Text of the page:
How can I take my pension benefits at retirement?

When you reach the scheme’s retirement age, you will get a regular pension income as promised by your employer. You can usually also take out a cash lump sum but this will reduce the pension income you get. The amount of pension income you lose is often high so this may not be a good idea.

You can find details about taking your benefits at the scheme’s retirement age in your scheme booklet. If you do not have a scheme booklet, you should ask your employer for a copy. 

The new April 2015 rules do not apply to defined benefit schemes. But you may be allowed to transfer out of the defined benefit scheme into a defined contribution scheme in order to take advantage of the new rules.


When can I retire due to ill health?

You may be able to retire before the age of 55 (or the age allowed under your scheme’s rules) if you have ill health.

Your illness usually has to be permanent and is stopping you from working. But it may depend on the rules of your pension scheme.

If you qualify for ill-health early retirement, your pension scheme will tell you what your retirement options are. Some schemes may pay a higher pension if you are able to do some or any work.

Life expectancy less than 12 months

If you have a life expectancy of less than 12 months, you may be able to retire because of serious ill health.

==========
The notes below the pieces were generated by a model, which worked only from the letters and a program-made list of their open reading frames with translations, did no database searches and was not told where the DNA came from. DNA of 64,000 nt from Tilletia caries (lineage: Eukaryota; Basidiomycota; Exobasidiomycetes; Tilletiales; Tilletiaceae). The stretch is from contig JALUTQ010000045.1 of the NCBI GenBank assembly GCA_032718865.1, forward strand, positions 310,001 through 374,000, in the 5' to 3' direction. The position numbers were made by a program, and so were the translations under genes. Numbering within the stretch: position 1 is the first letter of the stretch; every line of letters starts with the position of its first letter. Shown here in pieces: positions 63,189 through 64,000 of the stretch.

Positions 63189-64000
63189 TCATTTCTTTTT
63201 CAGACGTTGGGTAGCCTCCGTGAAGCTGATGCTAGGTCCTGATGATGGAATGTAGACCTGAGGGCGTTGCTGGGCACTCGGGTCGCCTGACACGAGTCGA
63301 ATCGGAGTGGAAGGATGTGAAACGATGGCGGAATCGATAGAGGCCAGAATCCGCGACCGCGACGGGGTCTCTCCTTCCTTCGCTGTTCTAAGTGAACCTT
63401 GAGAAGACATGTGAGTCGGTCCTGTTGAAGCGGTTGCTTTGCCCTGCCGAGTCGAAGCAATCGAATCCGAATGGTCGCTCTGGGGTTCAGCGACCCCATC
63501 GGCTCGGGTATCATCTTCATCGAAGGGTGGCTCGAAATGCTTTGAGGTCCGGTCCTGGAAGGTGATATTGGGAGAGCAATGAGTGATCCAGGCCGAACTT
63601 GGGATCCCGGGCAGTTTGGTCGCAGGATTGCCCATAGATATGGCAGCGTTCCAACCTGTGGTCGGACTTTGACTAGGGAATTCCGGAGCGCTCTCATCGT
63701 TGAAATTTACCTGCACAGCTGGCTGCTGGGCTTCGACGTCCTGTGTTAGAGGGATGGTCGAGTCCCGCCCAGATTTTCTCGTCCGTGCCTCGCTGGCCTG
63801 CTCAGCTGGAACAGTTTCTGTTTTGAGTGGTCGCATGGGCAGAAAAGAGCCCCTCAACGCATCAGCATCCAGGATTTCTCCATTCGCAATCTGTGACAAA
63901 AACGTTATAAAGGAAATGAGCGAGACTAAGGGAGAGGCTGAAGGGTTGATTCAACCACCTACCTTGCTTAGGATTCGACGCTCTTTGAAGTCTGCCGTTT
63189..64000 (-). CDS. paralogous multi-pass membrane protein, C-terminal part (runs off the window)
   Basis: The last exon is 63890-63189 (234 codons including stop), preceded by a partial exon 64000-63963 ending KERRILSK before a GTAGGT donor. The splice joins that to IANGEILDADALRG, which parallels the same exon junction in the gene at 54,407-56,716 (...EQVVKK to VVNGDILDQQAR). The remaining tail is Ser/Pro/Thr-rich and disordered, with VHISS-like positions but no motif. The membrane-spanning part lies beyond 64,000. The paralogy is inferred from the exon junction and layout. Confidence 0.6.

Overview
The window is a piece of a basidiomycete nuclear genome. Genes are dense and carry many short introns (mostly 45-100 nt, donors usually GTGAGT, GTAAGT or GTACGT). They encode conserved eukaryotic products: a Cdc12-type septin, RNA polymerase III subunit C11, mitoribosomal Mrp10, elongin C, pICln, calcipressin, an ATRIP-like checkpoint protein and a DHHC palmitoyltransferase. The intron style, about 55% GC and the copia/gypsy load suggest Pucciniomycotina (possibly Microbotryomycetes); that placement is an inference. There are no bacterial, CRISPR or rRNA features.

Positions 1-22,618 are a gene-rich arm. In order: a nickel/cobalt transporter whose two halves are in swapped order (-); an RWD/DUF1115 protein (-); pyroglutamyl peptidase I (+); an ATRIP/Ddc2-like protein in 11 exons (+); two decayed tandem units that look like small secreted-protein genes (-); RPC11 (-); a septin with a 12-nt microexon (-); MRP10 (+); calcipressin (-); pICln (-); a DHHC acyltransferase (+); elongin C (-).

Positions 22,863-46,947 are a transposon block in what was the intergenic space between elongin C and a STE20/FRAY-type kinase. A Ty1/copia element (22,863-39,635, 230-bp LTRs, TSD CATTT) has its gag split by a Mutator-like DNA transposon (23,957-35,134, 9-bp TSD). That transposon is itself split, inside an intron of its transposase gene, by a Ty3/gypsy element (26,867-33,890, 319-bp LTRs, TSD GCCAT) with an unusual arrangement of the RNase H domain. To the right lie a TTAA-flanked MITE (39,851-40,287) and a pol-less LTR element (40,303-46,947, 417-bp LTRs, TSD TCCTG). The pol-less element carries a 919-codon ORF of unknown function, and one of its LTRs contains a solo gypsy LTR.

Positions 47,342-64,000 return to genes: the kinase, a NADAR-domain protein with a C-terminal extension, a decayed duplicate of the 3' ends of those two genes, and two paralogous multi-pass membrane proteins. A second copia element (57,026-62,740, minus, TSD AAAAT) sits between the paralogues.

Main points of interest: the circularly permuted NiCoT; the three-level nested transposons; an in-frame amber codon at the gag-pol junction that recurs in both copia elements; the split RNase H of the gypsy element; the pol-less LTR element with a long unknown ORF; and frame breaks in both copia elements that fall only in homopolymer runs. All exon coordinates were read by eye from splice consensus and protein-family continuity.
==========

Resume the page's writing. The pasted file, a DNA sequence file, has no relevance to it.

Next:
You will usually get a one-off lump sum representing the value of your pension benefits (although your scheme may keep some back to pay benefits to any dependants you have).

If you’re under 75, the whole sum will usually be tax-free. In this case, a registered medical professional must give evidence to the scheme administrator that your life expectancy is less than a year.

If you are 75 or older, 25% of the lump sum will be tax-free and the rest taxed as income.

Instead of a lump sum, you may get a regular pension income. This may be higher than you would normally get as you will probably be claiming it for a shorter period of time.

If you die while still in employment, your pension scheme may pay out a lump sum called death in service. But this is not paid after you have retired. It’s important to speak to a financial adviser to make sure you choose the best option for your situation and for your dependants.

Defined benefit schemes can have very different rules so it’s very important to talk to your pension provider as soon as possible.

‘I'd been offered medical retirement, which I accepted, but I had a pretty small pension. Macmillan was there with advice on completing forms for benefits.’ Gary

Gary


If you’re getting means-tested benefits

You may be able to get means-tested benefits if your income and savings are below a certain level. Deciding whether to take your pension savings as a regular income or one or more lump sums may affect the means-tested benefits you get both now and in the future. This can be complicated to work out, so you may want to contact our welfare rights advisers on 0808 808 00 00.

Back to Pensions

Understanding pensions

There are many different pension schemes available, including the State Pension paid by the government.

Pension changes

Since April 2015, some types of pension have become more flexible.

State pensions

The State Pension is a regular payment you can get from the government when you reach retirement age.

Workplace pensions

A workplace pension is a pension scheme arranged through your employer. There are different types of workplace pensions.

Personal pensions

Personal pensions are often available through your workplace. But self-employed people often have them too.